October 23: US experience of fracking raises fresh concerns in Ryedale

From: Rt Rev Graham Cray, Main Street, Kirby Misperton.

MY wife and I have had our house here for 18 years, and have lived here permanently since May 2014. We are retired clergy. In September 2014 I accepted an invitation to give lectures at a theological college in Pittsburgh, Pennsylvania, this September. it coincided with the visit of our MP Kevin Hollinrake.

My lecturing schedule allowed no time for travel around the state so I invited those who could inform me about the impact of fracking on local communities to meet me. I spoke with nine people, representing three different counties and was given an overview of the impact on the state as a whole.

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I learned that the city of Pittsburgh opposes fracking, and has had a moratorium in place since 2010. I also learned that the greatest problem with fracking is its scale, the huge number of wells needed for commercial viability and the additional infrastructure – storage facilities, pipe lines, compressor units and vehicle movements, particularly those with toxic waste. Fracking changes the nature of rural communities.

The well proposed here at Kirby Misperton has already been drilled, yet still requires 1,414 vehicle movements. Third Energy told the Environment Food and Rural Affairs Select Committee in March that they aspired to 19 sites, with 10-50 boreholes per site. That’s up to 950. Think of the traffic.

I learned that incidents of harm continue to occur: health problems, water contamination, animal welfare, noise and light pollution. These are frequently related to proximity to a well site. They occur at a minority of wells. But in Bradford County – twice the size of Ryedale – there are 1,097 wells and there have been 765 environmental violations.

I learned that monitoring has been woefully inadequate and continues to be so. The Department of Environmental Protection had neither the expertise nor the personnel for a task this size. It was also under severe political pressure to support the shale gas industry.

Finally I learned that local officers and elected officials also come under huge pressure to approve fracking applications. Local councillors who were elected to represent their communities find themselves unfairly on the frontline of an environmental controversy.

Mr Hollinrake has proposed a series of safeguards, including that fracking should not occur within a mile of houses. All his suggestions and more would be necessary. But none of them have legal force at the moment. Better that fracking is not allowed at all.

From: Caroline Davis, Pasture Lane, Hovingham, York.

I ATTENDED the recent “question time” event on fracking regulation chaired byThirsk and Malton Kevin Hollinrake MP.

I remain deeply concerned about the gaps in UK regulation. Joanne Hawkins in Fracking: Minding The Gaps is specific: “Reports, such as those conducted by the Royal Society and Public Health England, have expressed the opinion that if a ‘robust’ regulatory system is in place the risks associated with fracking can be reduced and controlled.”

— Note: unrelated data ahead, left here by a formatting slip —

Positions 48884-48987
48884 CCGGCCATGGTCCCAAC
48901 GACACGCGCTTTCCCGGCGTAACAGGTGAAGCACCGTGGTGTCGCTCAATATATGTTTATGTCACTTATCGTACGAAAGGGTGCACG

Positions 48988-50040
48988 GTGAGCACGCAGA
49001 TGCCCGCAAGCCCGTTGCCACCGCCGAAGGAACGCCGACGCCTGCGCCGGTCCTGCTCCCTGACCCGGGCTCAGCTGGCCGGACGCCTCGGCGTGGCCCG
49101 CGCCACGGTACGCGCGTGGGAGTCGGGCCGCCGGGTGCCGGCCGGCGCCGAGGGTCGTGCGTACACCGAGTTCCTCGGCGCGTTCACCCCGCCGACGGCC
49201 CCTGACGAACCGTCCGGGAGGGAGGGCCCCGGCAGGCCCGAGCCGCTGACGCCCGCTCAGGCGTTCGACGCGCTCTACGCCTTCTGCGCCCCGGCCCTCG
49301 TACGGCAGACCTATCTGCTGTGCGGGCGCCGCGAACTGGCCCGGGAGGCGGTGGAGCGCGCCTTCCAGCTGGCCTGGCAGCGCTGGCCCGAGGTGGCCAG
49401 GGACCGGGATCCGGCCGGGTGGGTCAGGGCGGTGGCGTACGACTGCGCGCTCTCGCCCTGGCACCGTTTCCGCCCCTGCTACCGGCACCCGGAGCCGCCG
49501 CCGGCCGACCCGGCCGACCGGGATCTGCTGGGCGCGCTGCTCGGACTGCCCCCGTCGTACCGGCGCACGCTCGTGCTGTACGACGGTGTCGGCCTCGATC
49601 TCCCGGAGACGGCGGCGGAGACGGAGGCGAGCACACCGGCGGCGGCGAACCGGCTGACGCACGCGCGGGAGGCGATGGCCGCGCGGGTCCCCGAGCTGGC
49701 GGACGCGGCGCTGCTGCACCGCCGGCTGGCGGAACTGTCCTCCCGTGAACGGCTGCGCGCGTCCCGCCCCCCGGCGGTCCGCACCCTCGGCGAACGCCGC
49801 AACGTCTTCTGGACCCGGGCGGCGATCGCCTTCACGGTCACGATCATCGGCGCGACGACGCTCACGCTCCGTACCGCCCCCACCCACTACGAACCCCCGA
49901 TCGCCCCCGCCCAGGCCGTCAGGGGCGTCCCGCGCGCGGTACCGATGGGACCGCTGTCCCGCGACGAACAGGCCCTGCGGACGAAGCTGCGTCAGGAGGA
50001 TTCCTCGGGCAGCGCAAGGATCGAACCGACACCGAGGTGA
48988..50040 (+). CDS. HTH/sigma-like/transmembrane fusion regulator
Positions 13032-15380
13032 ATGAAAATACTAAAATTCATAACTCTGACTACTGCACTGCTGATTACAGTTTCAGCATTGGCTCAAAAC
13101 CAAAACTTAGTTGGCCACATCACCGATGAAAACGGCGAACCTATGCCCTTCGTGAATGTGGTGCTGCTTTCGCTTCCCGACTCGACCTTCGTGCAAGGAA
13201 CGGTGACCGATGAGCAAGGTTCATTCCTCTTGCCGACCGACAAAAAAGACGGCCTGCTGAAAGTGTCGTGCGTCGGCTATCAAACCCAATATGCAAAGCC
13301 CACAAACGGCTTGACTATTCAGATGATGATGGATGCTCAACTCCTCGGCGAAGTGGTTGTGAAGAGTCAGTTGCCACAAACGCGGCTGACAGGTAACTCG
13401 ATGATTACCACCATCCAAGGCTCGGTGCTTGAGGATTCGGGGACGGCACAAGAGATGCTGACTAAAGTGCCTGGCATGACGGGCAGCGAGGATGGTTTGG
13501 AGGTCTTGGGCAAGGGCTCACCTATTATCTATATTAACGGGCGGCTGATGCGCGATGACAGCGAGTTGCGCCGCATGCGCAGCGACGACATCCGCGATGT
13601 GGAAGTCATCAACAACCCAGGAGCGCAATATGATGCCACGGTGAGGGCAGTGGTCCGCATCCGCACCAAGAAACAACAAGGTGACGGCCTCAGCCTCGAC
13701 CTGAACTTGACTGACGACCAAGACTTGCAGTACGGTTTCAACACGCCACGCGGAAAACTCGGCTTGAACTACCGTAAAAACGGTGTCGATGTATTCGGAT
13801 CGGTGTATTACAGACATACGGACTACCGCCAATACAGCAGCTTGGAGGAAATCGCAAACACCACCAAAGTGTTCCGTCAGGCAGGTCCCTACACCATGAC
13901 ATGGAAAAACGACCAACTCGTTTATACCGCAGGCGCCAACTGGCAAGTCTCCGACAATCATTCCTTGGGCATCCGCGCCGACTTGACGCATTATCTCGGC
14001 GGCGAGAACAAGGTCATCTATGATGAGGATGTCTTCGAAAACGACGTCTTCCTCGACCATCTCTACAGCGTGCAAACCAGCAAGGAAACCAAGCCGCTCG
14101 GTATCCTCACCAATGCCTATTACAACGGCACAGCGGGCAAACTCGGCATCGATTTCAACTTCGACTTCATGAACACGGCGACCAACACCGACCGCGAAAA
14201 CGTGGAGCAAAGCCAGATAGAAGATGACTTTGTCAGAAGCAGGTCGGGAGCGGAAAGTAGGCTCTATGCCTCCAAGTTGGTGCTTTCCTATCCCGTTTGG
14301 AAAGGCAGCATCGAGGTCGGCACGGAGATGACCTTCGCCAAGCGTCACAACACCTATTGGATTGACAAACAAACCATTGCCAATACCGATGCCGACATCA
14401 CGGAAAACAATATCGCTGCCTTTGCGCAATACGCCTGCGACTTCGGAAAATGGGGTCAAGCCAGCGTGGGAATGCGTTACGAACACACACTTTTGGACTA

The Government insists that current regulation for conventional oil and gas extraction is adequate to control fracking.

However, these controls were designed pre-fracking and, as will be discussed, whilst current oil and gas regulations do not fail to offer any relevant controls, their application leaves a number of gaps which may risk harm to human health and/or damage to the environment.

The lack of English expertise in relation to the regulation of fracking questions the ability of local authorities and other regulators to deal with and monitor such developments. The complexity in England with a multiplicity of authorities involved in the regulation of fracking is a significant concern.

From: G Wild, Highfield Terrace, Swinton, Malton.

KEVIN Hollinrake MP publishes many recommendations in his report from his visit to the fracking industry in Pennsylvania. Among them is the call for a minimum distance between the wells and settlements. He does not specify what is reasonable. Third Energy are currently applying to frack their well at Kirby Misperton. This well is about half a mile from the village and even closer to a caravan park. Approval of this application would set a precedent that wells can be sited very close to any settlement in the area.

Another conclusion in the report is that there should be long term, secure investment in subsidies to renewable energy. The present Government is doing the exact opposite by cutting renewable subsidies and putting most of its investment into shale gas and expensive nuclear. The Government is signed up to drastically cut climate changing emissions. The present policies will not achieve this. We need a huge investment in energy efficiency and an expansion of renewable energy. This would quickly provide jobs and secure and sustainable energy.

Who would risk the hot seat?

From: Graham Braithwaite, Tennyson Street, Guiseley, Leeds.

WHILST you could hardly say Leeds United are taking the beautiful game forward in any really positive way at all, they are certainly giving an entirely new meaning to “Manager of the Month!”

Protect BBC

From: Mrs M Lloyd, Skipton.

I WISH people like Tom Richmond would lay off the BBC (The Yorkshire Post, October 10). We should value it and protect it or we might all be very sorry.